Z.O.A. Convention Asks U.S. to Bring About Direct Arab-israel Talks
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Z.O.A. Convention Asks U.S. to Bring About Direct Arab-israel Talks

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A series of resolutions dealing with United States policy vis-a-vis the Middle East, calling among other things for the United States Government to “undertake a new initiative to bring Israel and the Arab states into direct negotiations at the peace table,” was adopted here today at the conclusion of the 63rd annual convention of the Zionist Organization of America at which Max Bressler, of Chicago, was elected president.

The resolutions were adopted following an announcement made last night by Vice President Richard M. Nixon to the delegates of the convention that, if he is elected President of the United States, he would assign “the primary responsibility for directing negotiations” with regard to the Arab-Israeli dispute to Henry Cabot Lodge, former head of the U.S. delegation to the United Nations and now Republican candidate for Vice President of the United States. Mr. Nixon made this announcement in a tape recorded message to the convention.

Secretary of Labor James P. Mitchell, addressing the ZOA convention last night in person, took issue with Senator John F. Kennedy, Democratic Presidential candidate, who, addressing the convention last Thursday evening, proposed that “all the authority and prestige of the White House be used to call into conference the leaders of Israel and the Arab states to consider privately their common problems.” Senator Kennedy voiced belief that such an approach from the White House “would be lightly rejected by either side.”

Commenting on Senator Kennedy’s proposal, Secretary Mitchell, a Republican, told the convention: “The things that Senator Kennedy suggested here on this platform–intervention and conciliation under White House auspices–are descriptions of what may be possible when all else has succeeded. He has described a possible pleasant ending of the hard road before us, but not the road itself. I suppose it is a human frailty to look forward with an anxious hope to an easy ending, but it is seldom consistent with the facts of our history.”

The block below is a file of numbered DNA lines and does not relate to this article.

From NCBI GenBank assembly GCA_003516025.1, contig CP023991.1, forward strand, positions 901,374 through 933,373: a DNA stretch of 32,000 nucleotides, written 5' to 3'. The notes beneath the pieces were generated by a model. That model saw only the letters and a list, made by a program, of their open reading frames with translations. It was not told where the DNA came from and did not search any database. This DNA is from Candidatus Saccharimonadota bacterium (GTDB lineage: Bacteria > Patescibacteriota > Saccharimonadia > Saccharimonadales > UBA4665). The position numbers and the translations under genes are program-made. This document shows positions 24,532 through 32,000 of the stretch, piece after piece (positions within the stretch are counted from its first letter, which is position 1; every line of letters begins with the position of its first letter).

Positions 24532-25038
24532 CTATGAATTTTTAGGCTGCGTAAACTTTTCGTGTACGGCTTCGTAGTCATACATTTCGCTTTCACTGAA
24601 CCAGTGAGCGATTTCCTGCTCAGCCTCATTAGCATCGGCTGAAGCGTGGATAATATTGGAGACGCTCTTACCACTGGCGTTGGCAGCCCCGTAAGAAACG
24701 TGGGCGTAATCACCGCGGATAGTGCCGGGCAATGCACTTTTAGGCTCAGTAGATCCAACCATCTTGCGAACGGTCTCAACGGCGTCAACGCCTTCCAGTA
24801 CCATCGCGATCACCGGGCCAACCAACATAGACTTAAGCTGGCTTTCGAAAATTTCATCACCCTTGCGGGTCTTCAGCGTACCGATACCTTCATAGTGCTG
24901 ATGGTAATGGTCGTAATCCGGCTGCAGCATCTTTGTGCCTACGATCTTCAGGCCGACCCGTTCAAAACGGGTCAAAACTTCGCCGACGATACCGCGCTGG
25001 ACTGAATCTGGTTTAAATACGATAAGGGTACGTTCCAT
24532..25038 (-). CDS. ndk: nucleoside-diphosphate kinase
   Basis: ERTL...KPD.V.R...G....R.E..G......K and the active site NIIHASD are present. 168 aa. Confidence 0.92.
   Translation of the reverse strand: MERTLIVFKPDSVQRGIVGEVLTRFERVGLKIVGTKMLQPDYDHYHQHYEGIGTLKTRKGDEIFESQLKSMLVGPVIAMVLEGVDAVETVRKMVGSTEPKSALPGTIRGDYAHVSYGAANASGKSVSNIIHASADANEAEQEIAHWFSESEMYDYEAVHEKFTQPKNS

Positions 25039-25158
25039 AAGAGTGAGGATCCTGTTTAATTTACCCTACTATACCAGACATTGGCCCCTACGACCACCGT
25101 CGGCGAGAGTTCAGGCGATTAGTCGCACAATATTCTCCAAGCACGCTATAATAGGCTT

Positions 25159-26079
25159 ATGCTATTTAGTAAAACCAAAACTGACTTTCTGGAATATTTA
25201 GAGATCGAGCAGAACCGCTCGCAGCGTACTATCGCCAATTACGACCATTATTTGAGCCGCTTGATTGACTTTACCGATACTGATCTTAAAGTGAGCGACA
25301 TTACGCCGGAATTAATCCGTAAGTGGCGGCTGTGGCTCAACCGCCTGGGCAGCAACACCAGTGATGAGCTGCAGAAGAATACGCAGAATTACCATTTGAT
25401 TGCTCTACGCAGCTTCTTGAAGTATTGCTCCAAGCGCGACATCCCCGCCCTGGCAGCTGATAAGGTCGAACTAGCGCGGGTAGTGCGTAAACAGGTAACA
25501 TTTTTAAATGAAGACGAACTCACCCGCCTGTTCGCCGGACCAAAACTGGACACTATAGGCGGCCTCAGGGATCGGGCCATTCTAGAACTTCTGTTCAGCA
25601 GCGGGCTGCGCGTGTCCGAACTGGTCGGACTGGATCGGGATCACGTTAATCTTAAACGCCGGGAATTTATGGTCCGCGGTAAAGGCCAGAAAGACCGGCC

Secretary Mitchell then went on to describe the U.S. policy in the Middle East. “Our policy in the Middle East–non-partisan, non-interventionist,” he said, “is one of objective pursuit of peace, through support of United Nations activities to reduce tension. Secretary of State Herter, early this year, reiterated our support of Secretary General Hammarskjold’s attempts to effect a fair resolution of the Suez Canal transit problem. We, of course, support the principle of freedom of passage as endorsed by the United Nations.

“Without the reduction of tensions, without the clearing away as far as possible of animosities and mistrust between nations, intervention by superior powers may lead to fresh animosity and renewed mistrust. To pursue an immoderate policy of intervention, whether joined or not by other nations, is at this time to sacrifice respect for the United Nations ability to build a way to peace by careful reduction of turbulence.

“Proposals such as those made by Sen. Kennedy to you are well-intentioned, without question. They are sincere, without question. They may appear as logical solutions to some earnest, active and intelligent persons who would like to get to peace quickly. But I would refer you to the history of your own organization, to the may years of vigor and of patience, of constant devotion to your cause and your ideal, as an example of the kind of effort that finally changes history, partly despite and partly because of the hard realities of the world,” Secretary Mitchell stated.


Vice President Nixon, in his recorded message, said that the Middle East would continue to be a source of tension as long as the “Arab boycott and blockade continues,” as long as “Americans are barred from certain countries because of their religious faith, and as long as Arab refugees are confined to camps and their unhappiness continues,” He then outlined the following policies that he believed the U.S. should follow to meet these problems:

“Strong unceasing efforts to establish freedom of passage through the Suez Canal, and to put an end to discriminatory practices throughout the area. Encouraging and supporting measures making it possible for the Arab states to develop their material resources to raise their living standards and thereby increase opportunities for growth, and for the resettlement of Arab refugees where their labor and skills can be employed to full advantage.